GOTHAM: You’re the perfect New York designer, but you left for Miami in 2005. Why? CHARLES ALLEM: I was completely over New York! I had offices on University and Broadway, but I said to myself, Miami is closer than the Hamptons. It’s a two-and-a-half-hour plane ride. I set up my headquarters here and thought it would be calmer than New York—but it’s turned out to be more intense. I guess you take yourself wherever you go.
G: How do you create a design worthy of a man’s man? CA: I love feminine interiors, but I don’t like a lot of throw pillows. First of all, clean lines are more masculine. Your shelving is thicker; your countertops tend to go four to six inches. And everything becomes more monolithic and cleaner. I’m not too big on traditional interiors—I think they’re great in museums. It’s fabulous to have pieces from different periods put into a more modern experience. I call that more transitional.
G: Tell us about your first NYC development, 254 Park Avenue South. CA: I’m a great believer in design following one concept and one theme. The thought process behind Park Avenue South was that it’s urban. There was marketing for the Wall Street guy, the masculine guy. Though I do believe that a woman can definitely live in that apartment—if she’s comfortable with her masculine side.
G: I’m guessing you didn’t design a kitchen worthy of Martha Stewart? CA:The dining room, living room, and kitchen are all one because people are on the move. I don’t think 90 percent of New Yorkers cook at home, unless, of course, they have a chef. Here, it’s more a prep kitchen, a place where you can have some friends, toss a fabulous salad, or do a bowl of pasta with a bottle of wine. And that’s a great dinner in New York.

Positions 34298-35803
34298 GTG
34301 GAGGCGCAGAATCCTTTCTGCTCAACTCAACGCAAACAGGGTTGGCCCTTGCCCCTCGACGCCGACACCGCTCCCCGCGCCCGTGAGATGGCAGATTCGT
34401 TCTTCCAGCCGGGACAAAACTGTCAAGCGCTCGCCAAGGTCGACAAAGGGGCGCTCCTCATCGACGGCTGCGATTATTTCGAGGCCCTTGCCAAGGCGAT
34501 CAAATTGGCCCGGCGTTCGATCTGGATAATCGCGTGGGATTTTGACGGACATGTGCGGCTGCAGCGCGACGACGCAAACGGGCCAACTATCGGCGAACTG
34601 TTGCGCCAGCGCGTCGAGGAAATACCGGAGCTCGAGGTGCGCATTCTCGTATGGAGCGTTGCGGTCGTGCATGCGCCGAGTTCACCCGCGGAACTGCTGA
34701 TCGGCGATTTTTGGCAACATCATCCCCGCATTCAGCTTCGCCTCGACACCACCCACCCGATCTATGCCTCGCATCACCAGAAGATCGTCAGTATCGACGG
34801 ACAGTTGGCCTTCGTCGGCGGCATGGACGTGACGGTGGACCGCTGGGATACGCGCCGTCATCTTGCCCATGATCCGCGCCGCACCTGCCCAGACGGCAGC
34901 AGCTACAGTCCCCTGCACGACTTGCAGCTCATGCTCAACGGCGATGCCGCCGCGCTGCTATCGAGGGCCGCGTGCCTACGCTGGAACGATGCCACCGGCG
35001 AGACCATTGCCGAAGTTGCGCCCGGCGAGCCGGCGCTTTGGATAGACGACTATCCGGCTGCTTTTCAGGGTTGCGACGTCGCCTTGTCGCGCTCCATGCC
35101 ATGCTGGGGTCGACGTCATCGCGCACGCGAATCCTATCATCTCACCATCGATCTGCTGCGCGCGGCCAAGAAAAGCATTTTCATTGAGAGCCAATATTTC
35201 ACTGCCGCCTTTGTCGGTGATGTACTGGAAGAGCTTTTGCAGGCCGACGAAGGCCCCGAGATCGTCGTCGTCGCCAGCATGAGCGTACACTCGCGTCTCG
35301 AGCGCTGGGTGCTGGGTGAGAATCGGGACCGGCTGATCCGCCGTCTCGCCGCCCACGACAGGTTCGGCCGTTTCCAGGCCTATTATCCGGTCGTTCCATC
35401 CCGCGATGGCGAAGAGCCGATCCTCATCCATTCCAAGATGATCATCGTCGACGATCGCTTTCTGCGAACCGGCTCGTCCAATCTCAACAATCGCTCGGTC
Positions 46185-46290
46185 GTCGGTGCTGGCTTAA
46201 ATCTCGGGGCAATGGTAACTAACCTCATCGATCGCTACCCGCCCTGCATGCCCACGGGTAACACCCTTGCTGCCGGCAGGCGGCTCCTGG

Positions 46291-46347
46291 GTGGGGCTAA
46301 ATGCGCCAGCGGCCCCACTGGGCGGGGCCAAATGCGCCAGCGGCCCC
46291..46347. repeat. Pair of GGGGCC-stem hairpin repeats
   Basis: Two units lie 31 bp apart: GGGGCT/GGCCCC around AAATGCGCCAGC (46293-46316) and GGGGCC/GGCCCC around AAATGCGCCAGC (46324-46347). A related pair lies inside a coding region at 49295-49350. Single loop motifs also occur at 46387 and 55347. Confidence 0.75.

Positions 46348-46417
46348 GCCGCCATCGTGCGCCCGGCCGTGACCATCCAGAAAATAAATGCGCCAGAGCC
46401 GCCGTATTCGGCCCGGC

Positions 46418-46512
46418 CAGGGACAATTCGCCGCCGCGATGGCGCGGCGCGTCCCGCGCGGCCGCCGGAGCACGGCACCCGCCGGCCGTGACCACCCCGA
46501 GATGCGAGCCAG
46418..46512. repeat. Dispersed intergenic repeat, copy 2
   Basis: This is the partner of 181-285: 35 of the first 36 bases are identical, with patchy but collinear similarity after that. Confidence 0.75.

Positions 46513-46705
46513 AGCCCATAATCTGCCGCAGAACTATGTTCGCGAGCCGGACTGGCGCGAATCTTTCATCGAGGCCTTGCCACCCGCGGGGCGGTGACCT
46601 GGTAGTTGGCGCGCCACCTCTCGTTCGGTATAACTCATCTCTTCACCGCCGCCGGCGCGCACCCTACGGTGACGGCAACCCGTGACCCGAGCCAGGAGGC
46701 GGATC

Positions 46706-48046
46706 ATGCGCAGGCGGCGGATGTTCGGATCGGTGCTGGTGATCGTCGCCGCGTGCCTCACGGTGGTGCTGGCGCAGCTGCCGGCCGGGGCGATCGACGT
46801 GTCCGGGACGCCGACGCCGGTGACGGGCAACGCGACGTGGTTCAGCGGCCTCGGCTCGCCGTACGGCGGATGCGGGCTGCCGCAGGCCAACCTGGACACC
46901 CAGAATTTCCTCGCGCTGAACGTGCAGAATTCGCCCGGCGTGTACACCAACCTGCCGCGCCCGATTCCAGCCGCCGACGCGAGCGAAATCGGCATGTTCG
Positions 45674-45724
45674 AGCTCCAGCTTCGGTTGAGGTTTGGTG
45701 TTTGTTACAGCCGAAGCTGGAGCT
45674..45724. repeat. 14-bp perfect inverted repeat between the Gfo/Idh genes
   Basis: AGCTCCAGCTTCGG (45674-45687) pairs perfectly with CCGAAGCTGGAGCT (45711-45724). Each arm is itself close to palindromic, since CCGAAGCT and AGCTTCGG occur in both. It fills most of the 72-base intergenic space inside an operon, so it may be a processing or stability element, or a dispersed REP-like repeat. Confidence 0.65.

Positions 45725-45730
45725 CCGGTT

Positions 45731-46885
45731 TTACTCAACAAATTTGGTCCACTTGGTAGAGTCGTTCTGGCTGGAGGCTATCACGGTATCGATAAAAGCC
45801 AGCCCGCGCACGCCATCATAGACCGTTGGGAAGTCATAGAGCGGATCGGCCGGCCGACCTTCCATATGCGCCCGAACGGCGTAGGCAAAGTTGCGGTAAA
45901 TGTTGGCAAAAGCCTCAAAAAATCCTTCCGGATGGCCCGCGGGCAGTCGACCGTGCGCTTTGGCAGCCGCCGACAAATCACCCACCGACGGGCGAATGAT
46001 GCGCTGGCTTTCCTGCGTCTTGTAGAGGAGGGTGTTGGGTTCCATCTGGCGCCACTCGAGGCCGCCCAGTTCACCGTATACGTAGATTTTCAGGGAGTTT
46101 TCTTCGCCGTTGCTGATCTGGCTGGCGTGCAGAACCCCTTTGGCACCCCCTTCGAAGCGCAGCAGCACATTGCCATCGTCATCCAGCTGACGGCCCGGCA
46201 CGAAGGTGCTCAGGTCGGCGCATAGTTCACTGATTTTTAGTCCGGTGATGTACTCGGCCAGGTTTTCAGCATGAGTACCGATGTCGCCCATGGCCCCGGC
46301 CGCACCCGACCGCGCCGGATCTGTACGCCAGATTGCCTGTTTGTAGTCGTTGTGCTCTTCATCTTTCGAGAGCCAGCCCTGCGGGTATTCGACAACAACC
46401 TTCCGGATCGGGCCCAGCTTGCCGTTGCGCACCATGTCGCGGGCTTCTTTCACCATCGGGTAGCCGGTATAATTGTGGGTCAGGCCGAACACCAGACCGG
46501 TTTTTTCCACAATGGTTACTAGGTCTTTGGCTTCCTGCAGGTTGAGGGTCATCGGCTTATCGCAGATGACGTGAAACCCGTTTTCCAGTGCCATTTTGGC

G: And the bathrooms? CA: I’m not a lover of granite at all—I think it looks great on tombstones and driveways. We used beautiful lava stone, and quartzes in great colors. This is very sleek, very sophisticated. Great cantilevered cabinetry in ebony wood. Beautiful walk-in showers—I think today most people love showers. The spa feeling of my bathrooms definitely fits that. You can be in that bathroom and feel luxurious and comfortable without being intimidated. It’s very calming—especially in New York, where you feel the chaos every day.
G: We hear the spaces are tall, dark, and handsome. CA: The building has these massive ceilings and high windows, so I thought that called for darker woods because the height and the light compensate for the darkness. The shell is very important. In three to five years’ time, people want to change their sofas or their chairs, but I think the shell should remain very classical and architectural but contemporary in style. Sometimes contemporary can get sort of cold. This is very warm. It’s sexy, it’s alluring, it’s inviting. Visit cadintl.com or 254pas.com.